• Maybe Brad will make a connection that will help him have extra help during harvest.
  • It somehow will be the breakthrough we are waiting for on where we can put a house.

I did speculate about others too.

  • The rancher near where Brad broke down that took the hay and towed him off the road must have REALLY needed the hay.
  • The repair man had maybe been praying for extra business.

What I felt convicted about later this week, is that instead of thinking of¬† monetary and selfish benefits, I should spend more time considering how this and other unfortunate circumstances in life could impact someone’s life eternally.

  • Who did Brad and Elliana come in contact with on their journey that needed to learn more about Jesus that day?

Whatever God’s purpose is, it’s good to know He has a plan and He cares. Maybe someday we’ll see what it is.


I thought I had posted this on December 23. Last week I saw it was still in draft status and couldn’t believe my eyes. I went to too much work linking all these books to not post it, so since it might snow today you can pretend it’s December 23 while you’re reading this.


This post has nothing to do with Christmas, unless you are looking for an audiobook to listen to while traveling to a Christmas gathering. I just had a couple things I really needed to let you know.

1.We finally finished that last field just over a week ago. Another snow stormed delayed us a week and a half, but we are now FINALLY done.

2. One thing I will miss about harvest is the chance to listen to books. I was kept too busy to get much read other than Out of Control by Mary Conneally, so listening to books was an excellent alternative. In case you’re looking for something to listen to, here’s my run down of what I listened to this year. Not all are ones that I would say you MUST listen to or read, but they would hold your attention if you were stuck sitting and staring straight ahead for several hours (or an entire day).

The Help by Kathryn Stockett – Now if I could just get the movie watched!

Unashamed: Rahab by Francine Rivers – If the Nebraska Overdrive Libraries would have had more Francine Rivers books, I would’ve listened to more of them.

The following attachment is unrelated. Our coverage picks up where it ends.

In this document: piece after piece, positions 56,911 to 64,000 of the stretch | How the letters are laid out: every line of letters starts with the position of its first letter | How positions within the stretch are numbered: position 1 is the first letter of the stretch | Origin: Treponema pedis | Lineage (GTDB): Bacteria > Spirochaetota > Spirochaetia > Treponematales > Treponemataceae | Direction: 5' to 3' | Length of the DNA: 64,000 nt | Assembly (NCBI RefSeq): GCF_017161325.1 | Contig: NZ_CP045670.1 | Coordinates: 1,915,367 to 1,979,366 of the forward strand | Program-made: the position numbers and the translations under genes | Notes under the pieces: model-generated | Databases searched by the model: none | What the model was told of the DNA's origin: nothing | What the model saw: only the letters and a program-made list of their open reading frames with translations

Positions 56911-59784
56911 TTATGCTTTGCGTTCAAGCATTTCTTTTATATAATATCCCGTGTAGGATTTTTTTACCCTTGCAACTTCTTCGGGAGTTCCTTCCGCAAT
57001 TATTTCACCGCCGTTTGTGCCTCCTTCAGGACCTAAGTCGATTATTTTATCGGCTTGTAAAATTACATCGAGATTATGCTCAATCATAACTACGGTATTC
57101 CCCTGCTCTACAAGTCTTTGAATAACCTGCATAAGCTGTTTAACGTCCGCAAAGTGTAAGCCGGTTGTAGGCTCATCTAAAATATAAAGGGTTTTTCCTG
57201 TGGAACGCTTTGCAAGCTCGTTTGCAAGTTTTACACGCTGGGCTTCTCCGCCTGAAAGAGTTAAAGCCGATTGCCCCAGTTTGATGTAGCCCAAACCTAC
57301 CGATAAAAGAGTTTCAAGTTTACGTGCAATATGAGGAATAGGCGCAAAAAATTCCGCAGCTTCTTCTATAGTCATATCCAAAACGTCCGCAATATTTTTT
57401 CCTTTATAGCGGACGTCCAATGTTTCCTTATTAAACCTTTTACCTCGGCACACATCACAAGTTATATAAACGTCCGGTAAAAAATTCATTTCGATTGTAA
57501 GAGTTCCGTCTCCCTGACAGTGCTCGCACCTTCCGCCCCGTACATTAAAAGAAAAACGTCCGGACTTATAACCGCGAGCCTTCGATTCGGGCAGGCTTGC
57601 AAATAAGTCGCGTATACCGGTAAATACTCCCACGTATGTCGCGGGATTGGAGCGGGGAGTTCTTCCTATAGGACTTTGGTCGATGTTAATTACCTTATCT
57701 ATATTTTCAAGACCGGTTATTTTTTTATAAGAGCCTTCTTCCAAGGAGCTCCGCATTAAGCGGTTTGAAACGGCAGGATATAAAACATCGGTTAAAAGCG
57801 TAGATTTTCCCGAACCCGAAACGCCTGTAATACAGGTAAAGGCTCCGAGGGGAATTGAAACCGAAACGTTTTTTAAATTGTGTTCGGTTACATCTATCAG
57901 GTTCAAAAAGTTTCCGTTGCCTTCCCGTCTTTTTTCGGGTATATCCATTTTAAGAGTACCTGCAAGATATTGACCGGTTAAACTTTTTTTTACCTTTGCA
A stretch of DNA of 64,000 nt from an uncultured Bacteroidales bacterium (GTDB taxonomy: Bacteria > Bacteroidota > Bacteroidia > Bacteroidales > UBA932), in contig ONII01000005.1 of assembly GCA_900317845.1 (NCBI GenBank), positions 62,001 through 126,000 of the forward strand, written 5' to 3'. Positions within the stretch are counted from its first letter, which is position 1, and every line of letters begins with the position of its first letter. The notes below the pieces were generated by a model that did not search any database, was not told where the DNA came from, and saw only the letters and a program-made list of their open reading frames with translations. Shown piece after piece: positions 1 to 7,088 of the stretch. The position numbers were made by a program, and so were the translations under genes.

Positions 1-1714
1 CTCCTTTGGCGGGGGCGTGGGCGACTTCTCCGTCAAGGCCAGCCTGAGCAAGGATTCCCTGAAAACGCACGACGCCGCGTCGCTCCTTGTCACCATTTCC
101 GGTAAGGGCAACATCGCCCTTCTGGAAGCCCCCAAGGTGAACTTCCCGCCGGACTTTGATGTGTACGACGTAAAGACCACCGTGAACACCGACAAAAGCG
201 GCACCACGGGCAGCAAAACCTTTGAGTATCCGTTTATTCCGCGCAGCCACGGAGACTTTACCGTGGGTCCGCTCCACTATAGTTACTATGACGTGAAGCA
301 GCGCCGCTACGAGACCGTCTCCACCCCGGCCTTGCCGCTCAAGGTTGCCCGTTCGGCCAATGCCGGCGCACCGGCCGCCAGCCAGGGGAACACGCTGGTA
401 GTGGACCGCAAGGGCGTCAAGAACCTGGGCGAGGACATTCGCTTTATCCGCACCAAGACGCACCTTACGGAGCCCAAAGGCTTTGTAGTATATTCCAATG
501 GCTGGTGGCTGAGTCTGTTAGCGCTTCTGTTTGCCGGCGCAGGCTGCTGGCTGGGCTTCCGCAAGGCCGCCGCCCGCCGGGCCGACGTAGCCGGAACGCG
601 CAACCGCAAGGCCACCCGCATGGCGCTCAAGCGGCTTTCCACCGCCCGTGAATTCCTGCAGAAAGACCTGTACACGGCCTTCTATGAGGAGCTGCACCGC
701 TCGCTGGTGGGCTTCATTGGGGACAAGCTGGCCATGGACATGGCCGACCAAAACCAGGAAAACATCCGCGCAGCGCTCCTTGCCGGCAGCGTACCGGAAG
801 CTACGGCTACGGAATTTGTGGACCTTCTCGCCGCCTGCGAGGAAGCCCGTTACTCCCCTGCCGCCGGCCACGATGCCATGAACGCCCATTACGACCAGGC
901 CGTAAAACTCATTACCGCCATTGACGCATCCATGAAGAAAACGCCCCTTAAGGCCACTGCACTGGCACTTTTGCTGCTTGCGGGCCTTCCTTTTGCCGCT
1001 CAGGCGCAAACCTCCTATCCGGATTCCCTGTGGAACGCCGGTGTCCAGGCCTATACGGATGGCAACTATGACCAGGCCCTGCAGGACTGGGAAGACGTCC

I had read both of those books long enough ago to not remember everything about them but to know I would enjoy listening to them.

Mr Terrupt Falls Again and Saving Mr Terrupt by Rob Buyea – If you haven’t read Because of Mr Terrupt, I would recommend you read it first or at least look at the book to see how it is laid out.

Ghost Boy: The Miraculous Escape of a Misdiagnosed Boy Trapped Inside His Own Body by Martin Pistorious – This book would be of special interest to SLP’s, especially if you have any interesting alternative communication, but I think anyone would find it compelling and thought provoking. It has a few parts where he writes about how he was abused that are very disturbing, so don’t listen with little ears around. An SLP I took classes with is actually mentioned in the book and the author is now a father!

Call the Midwife – by Jennifer Worth – If you like the PBS Show, you’ll like the audiobook. It’s hard to believe the stories are actually real at times!

If you want to compare our harvest this year to last based on how much I listened to, last year I listened to only two books that I can remember. I probably didn’t start listening as early into harvest as I did this year, but I definitely had more time to listen this year. Last years book were

Juniper: The Girl Who Was Born Too Soon by Thomas and Kelley French – It’s a true story about a NICU baby. It has some bad language but is very interesting!

The War I Finally Won by Kimberly Brubaker Bradley – I started listening to this because some of my students were reading it and I needed to keep up with what they were reading. It’s a Golden Sower Nominee if that means anything to you. I started listening to its sequel, The War I Finally Won, this year; but harvest ended and I didn’t get it finished. I’ll have to remember to finish it next harvest.

You have until Fall of 2019 to get me any of your audiobook recommendations!